What Power Supply Do I Need?
A power supply takes the AC current from the wall and splits it into the correct internal DC connectors (3.3V, 5V, and 12V) for the motherboardboard, drives, and devices in your system. The biggest reasons to increase the size / type of power supply is for higher level video cards, a large number of drives, or commercial or business use. Higher end power supplies are rated for more maximum amps and will be more durable, and can handle more cards, drives and video cards.
Connectors - More expensive power supplies will have more internal connectors. The main connector types are 15 pin SATA connectors (for drives), 4 pin molex connectors (for fans), PCIe 6 pin or 8 pin connectors for video cards, and the required connectors for the motherboard power (24 Pin + 4 / 8 pin)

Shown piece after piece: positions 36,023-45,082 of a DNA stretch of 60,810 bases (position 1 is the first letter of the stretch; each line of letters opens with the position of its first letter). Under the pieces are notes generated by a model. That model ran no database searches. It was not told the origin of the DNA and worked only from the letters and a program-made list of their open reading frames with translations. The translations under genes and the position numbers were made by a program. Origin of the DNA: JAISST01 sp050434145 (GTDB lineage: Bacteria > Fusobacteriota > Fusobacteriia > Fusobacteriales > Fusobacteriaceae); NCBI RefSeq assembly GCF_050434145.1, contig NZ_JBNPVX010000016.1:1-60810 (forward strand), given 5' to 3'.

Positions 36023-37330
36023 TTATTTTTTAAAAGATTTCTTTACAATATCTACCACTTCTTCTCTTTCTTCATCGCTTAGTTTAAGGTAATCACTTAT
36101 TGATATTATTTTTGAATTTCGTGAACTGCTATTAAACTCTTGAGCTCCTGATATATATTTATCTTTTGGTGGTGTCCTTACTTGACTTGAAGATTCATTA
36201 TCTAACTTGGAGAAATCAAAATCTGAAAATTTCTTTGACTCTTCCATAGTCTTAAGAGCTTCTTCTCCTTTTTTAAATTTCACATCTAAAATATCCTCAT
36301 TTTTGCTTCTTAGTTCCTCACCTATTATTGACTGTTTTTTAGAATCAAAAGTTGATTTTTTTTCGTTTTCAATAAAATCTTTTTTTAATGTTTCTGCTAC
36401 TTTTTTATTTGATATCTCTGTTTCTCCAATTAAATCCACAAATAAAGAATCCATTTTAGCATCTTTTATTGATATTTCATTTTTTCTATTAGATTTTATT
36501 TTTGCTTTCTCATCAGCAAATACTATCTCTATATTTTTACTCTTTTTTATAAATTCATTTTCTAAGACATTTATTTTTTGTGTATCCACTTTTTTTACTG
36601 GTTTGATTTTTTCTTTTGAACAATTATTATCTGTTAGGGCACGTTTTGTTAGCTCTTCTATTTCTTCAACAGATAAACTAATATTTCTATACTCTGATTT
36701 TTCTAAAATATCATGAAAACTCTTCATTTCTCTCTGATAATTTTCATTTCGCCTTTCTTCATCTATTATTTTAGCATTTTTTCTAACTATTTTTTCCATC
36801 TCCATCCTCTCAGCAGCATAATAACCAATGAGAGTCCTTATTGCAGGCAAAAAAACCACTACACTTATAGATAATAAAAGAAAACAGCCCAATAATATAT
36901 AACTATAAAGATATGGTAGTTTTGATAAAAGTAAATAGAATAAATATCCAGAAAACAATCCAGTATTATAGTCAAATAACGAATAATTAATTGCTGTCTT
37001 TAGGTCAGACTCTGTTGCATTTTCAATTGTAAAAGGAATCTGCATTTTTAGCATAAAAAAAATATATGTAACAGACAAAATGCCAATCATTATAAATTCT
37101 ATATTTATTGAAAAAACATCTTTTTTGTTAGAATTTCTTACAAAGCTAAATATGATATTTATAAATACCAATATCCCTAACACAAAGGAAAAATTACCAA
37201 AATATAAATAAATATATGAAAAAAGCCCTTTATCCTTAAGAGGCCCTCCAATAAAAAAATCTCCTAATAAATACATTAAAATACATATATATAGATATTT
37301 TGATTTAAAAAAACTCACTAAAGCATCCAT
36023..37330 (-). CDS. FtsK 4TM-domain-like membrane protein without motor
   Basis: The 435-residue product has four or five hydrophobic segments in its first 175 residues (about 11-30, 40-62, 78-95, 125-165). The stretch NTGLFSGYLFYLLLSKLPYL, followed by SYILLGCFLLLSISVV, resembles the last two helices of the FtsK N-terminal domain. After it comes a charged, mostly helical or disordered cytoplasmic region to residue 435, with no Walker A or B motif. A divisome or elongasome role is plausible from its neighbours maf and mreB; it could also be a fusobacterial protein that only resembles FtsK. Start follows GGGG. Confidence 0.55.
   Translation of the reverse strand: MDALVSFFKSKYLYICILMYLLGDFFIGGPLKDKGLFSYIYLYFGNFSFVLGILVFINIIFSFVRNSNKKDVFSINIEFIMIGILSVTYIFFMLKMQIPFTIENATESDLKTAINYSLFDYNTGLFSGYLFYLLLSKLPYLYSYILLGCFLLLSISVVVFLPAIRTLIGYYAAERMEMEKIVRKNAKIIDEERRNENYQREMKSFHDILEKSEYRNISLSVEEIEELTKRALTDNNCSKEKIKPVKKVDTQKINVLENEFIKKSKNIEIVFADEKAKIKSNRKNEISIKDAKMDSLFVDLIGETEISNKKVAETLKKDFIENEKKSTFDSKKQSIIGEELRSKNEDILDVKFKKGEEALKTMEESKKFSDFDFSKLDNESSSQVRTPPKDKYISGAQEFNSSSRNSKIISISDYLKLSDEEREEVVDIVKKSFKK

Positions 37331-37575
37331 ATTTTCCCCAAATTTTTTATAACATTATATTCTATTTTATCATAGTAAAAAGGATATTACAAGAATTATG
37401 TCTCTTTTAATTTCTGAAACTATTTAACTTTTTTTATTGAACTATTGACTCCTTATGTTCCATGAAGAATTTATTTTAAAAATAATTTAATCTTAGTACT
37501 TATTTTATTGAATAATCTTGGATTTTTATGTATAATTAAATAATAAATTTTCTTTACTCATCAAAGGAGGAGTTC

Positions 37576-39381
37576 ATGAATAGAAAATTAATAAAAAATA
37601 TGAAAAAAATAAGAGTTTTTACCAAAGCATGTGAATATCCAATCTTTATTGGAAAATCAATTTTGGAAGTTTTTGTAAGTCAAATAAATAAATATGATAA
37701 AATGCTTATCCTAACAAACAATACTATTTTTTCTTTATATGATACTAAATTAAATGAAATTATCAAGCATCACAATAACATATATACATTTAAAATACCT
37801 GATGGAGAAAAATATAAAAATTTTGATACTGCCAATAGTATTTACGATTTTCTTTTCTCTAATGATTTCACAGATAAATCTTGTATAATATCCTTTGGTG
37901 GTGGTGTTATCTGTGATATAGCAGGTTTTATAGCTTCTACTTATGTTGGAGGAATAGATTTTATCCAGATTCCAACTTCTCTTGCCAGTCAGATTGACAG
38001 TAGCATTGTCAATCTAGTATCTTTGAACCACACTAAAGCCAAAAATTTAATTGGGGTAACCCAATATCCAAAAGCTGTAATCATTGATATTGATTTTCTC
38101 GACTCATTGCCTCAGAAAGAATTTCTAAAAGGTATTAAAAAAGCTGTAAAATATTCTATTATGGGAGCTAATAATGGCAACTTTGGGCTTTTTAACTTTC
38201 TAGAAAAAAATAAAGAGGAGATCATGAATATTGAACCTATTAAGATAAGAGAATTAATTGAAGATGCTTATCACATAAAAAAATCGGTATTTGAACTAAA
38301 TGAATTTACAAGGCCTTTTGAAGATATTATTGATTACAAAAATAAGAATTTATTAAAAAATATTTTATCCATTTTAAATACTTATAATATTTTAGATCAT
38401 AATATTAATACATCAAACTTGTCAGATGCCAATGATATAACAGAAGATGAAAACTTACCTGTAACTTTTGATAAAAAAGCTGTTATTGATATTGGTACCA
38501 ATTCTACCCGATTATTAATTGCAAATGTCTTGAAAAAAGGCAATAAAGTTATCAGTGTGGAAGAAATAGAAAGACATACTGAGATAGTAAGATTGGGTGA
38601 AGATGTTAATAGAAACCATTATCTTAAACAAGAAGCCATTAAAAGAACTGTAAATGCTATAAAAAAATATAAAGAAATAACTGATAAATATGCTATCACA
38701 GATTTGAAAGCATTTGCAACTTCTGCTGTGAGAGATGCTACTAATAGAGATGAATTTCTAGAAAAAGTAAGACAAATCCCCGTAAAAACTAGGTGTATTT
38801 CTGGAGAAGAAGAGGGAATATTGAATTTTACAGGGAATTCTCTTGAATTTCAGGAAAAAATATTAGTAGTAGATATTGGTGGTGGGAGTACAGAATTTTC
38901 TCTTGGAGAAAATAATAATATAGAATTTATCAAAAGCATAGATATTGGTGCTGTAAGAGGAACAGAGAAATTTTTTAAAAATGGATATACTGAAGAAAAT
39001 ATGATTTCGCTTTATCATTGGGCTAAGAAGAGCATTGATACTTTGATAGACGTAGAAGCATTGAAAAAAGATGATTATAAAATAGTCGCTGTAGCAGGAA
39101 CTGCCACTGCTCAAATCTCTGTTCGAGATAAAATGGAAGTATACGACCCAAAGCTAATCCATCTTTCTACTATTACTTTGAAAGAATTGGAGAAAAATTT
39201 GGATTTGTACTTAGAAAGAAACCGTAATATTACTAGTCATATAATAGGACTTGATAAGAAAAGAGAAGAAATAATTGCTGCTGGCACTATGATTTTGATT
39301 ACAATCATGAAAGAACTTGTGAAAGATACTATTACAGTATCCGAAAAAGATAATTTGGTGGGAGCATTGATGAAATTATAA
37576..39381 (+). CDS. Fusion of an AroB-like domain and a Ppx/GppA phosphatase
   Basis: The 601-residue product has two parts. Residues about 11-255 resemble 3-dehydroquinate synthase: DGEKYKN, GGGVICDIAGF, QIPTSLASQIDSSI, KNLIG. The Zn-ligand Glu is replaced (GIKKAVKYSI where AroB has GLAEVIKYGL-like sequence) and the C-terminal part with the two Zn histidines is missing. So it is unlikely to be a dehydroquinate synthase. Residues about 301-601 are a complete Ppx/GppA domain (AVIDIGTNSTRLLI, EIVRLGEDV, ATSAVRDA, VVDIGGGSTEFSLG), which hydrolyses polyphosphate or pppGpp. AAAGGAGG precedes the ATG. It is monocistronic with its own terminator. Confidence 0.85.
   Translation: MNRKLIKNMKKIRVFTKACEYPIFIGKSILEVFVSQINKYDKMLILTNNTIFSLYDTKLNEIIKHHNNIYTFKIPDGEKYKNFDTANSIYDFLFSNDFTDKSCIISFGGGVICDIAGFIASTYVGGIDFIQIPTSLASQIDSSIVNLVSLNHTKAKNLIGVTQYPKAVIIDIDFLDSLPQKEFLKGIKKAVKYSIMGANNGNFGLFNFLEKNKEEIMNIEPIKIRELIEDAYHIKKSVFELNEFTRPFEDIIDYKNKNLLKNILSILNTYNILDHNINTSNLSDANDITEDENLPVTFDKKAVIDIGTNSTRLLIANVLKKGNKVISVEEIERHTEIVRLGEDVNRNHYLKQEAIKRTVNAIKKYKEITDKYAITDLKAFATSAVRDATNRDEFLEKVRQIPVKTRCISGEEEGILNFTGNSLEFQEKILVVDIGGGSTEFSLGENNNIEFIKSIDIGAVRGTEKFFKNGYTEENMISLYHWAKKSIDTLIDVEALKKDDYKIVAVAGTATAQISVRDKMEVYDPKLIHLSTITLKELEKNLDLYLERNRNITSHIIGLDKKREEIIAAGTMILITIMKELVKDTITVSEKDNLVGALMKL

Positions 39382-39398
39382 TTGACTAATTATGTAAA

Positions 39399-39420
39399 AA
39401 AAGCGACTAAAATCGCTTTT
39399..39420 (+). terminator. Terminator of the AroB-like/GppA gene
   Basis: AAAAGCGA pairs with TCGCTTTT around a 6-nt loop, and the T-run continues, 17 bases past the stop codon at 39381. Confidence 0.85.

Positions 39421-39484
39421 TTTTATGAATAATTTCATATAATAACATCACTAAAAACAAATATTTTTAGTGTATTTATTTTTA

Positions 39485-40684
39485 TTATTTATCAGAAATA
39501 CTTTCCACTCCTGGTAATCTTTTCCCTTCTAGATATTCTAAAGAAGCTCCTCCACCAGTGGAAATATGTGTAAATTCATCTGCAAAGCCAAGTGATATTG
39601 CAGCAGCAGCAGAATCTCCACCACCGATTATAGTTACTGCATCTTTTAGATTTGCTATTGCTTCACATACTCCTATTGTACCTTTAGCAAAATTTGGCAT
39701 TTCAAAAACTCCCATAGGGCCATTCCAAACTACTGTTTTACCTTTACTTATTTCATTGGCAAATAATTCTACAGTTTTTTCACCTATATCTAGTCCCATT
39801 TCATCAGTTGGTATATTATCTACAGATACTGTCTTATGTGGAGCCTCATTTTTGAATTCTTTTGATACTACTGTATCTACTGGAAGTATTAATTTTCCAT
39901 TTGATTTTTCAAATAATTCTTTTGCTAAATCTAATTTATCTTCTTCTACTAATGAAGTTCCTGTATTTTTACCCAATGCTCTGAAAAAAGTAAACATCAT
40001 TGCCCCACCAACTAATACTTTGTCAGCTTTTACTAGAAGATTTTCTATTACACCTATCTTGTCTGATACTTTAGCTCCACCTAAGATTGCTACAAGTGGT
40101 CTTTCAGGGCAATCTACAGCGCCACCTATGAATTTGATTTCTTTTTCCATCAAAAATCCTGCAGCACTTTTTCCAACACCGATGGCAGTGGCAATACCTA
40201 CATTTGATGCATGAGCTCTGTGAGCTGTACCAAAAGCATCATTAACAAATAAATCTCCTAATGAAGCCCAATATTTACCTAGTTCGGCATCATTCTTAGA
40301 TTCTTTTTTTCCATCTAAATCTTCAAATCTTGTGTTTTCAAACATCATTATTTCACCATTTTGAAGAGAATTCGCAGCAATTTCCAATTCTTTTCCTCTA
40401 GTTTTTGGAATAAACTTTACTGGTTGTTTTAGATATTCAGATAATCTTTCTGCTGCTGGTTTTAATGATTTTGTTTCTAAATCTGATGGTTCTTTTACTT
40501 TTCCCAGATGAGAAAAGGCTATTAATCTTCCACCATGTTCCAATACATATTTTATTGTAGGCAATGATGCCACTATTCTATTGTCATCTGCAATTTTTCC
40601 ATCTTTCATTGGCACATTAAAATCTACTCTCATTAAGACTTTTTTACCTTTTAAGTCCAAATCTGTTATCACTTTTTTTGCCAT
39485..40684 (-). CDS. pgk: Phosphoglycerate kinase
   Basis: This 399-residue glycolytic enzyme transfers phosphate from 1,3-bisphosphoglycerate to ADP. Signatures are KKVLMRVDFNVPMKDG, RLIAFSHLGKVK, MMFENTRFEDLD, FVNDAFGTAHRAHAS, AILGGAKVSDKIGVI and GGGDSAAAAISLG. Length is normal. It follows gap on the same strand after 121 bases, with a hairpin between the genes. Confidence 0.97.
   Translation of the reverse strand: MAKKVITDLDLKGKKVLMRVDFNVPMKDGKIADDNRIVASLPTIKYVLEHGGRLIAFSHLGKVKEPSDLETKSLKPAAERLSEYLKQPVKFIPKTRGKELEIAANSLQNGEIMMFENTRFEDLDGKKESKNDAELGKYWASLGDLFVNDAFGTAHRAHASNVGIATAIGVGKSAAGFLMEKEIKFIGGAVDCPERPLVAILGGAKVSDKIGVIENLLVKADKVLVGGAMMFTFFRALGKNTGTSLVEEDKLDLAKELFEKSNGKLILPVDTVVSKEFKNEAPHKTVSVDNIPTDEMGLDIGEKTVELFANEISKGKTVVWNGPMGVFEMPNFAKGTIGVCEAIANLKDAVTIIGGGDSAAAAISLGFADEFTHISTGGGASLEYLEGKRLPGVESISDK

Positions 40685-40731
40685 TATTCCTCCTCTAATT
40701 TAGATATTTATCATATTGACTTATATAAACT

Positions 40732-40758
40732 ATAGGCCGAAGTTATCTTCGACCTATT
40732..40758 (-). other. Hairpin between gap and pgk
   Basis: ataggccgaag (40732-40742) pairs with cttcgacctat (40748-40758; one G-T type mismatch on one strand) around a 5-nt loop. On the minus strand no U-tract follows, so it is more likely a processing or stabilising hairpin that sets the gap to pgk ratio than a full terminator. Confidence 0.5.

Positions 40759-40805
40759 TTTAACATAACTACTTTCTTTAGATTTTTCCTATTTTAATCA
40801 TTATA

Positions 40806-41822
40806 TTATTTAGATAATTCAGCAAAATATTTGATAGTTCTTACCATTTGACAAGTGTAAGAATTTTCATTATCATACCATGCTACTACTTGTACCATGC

Active PFC - In addition to either 6pin or 8pin plugs, high end ATI Radeon R9 / RX and Nvidia Geforce GTX / RTX cards need a feature called Active PFC (Power Fault Control / Power Factor Correction). Active PFC maintains an additional buffer of power to prevent a system reboot when these cards increase current usage for brief period.
Dual ATX & EPS - Workstation class motherboards (AMD Threadripper & Intel X299 / Socket 2066 - only) have additional power plugs on the motherboard and can benefit from a Dual ATX & EPS power supply. These workstation class systems can also run with a good high quality standard power supply, but for the highest level of stability these systems have inputs for two supplemental 12V channels, both of which typically also have Active PFC, making these units the most stable possible even with very high core count CPUs and high CPU utilization.
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